The Seattle Seahawks seemed more keen on preparing for Day 3 of the NFL Draft than being active in the first two days. The Seahawks traded down twice to accumulate more picks for later rounds, but have still selected two guys in the first three rounds: receiver Paul Richardson and offensive tackle Justin Britt. Before I get into those two evaluations, I want to give a quick grade of “A” to the Seattle Seahawks trading down twice. They now have three fourth round picks, and one for the final three rounds. As seen on the current roster, many of the key playmakers were snatched in later rounds, so I like that John Schneider is loading up for the later rounds so he can find more cheap and talented studs. That being said, let’s get down to analyzing and evaluating the Seattle Seahawks’ first two picks.
1. Paul Richardson, WR, Colorado
The early picks of the second round leading up to Seattle’s saddened me, because guys that I really liked were being selected. Xavier Su’a-Filo became the first pick of the second round, and the Buccaneers took Austin Seferian-Jenkins, who would have made a nice big target for Russell Wilson. I also thought the Seahawks could snag Marqise Lee out of USC, who had fallen a surprisingly long way, but the Jaguars nabbed him just before Seattle’s spot. But by that time, Seattle had already traded the pick to the Lions, so the Jaguars’ snatching of Lee didn’t sting as much.
From watching some tape of Richardson, though, it’s easy to see the appeal. Richardson has incredible burst, and he can make some great catches. He will drop some balls, but his speed and ability to stretch defenses will make him another Percy Harvin type on the field. That sounds scary: TWO Percy Harvins on the field? How on earth can defenses compete with that?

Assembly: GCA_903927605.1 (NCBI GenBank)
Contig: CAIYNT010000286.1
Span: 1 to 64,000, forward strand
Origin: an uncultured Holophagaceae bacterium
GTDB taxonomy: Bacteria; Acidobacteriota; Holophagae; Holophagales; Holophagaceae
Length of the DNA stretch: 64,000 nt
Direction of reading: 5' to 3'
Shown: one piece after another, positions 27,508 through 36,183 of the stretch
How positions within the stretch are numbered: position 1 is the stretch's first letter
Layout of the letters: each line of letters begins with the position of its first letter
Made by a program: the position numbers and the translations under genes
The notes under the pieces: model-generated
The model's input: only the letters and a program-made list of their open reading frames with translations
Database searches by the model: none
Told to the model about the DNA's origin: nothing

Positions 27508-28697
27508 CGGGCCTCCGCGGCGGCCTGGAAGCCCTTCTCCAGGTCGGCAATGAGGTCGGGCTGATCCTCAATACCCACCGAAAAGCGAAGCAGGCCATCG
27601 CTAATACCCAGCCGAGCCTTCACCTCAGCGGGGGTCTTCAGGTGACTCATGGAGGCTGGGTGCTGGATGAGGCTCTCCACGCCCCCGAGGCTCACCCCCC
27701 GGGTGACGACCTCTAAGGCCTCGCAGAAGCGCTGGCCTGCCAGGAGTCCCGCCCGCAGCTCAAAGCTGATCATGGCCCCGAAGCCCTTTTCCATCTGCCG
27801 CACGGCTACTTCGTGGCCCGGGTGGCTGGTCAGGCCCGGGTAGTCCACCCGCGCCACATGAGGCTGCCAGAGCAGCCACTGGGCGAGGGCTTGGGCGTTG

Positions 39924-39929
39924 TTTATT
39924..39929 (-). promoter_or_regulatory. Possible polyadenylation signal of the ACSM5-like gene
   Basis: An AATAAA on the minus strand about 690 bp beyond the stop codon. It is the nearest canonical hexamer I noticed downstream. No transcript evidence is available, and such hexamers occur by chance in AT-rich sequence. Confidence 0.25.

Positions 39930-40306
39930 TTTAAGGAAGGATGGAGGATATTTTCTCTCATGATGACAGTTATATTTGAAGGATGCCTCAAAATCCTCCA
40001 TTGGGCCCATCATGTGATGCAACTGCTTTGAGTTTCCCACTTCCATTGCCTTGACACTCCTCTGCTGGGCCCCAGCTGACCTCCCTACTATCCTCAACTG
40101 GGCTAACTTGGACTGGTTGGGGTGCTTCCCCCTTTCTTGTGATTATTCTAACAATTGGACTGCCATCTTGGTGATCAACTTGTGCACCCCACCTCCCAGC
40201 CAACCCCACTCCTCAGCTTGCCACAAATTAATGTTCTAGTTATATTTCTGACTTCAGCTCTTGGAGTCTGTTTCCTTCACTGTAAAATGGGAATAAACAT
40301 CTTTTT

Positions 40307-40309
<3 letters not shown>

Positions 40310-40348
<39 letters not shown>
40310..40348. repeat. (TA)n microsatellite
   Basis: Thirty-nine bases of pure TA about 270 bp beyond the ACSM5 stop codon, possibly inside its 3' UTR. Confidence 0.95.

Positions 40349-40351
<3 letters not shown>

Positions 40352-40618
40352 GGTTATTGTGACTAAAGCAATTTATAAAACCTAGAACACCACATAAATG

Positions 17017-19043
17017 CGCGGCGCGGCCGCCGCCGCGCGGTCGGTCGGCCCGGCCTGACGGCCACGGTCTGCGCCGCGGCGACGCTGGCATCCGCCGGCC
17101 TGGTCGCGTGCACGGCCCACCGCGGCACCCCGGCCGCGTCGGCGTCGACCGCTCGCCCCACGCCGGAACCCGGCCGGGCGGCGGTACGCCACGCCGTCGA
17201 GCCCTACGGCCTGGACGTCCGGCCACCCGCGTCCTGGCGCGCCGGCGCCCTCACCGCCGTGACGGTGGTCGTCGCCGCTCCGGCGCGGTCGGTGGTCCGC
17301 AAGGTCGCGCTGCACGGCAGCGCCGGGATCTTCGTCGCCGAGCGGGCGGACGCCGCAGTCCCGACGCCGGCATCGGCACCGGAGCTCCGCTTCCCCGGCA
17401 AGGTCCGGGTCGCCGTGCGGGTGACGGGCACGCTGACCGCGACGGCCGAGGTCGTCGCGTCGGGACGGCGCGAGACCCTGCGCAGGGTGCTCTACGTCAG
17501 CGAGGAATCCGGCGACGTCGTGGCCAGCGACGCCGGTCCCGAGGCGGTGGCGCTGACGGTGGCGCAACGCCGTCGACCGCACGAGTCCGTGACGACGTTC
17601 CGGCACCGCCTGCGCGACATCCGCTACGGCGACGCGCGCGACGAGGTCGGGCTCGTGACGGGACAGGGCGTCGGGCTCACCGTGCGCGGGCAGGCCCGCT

I’m sure that’s exactly what Schneider was thinking with this selection.
Of course, they did pass up on Stephon Tuitt, who could’ve been a nice addition to defensive end, especially in light of the departures of Red Bryant and Chris Clemons. But I’m sure that depth need will be addressed today. In any event, it would appear Richardson’s speed and playmaking ability was too good to pass up, and having anoter Percy Harvin type in the receiving corps can only be a good thing- provided he doesn’t get injured like the real Harvin often does.
2. Justin Britt, OT, Missouri
By all accounts, this particular selection is a head-scratcher. Analysts had Britt available on Day 3, so Seattle taking him at pick 64 seems like a reach. Britt does fill a need at tackle, and Britt is built very well and has good side-to-side movement. On the other hand, he isn’t suited for run blocking, as he’s somewhat incapable of getting to the second level in time. Some scouts don’t like his pass protection either, but there has to be something the scouts are missing if Schneider was willing to take a reach into the second round for this guy. I want to believe the Seattle Seahawks are privy to something the rest of us are not, because tackle is an immediate hole to fill and Britt cannot afford to be a bust. Perhaps it’s because Britt can play anywhere on the line. Or maybe it’s because Tom Cable thinks he can help mold this guy into a great lineman.
I’m wary of this pick, because Britt wasn’t the best available tackle nor the best available player in general. So it has to mean it’s Schneider and company working their draft magic again. Then again, it could be another James Carpenter.
Stay on isportsweb for reaction to Seattle’s Day 3 picks.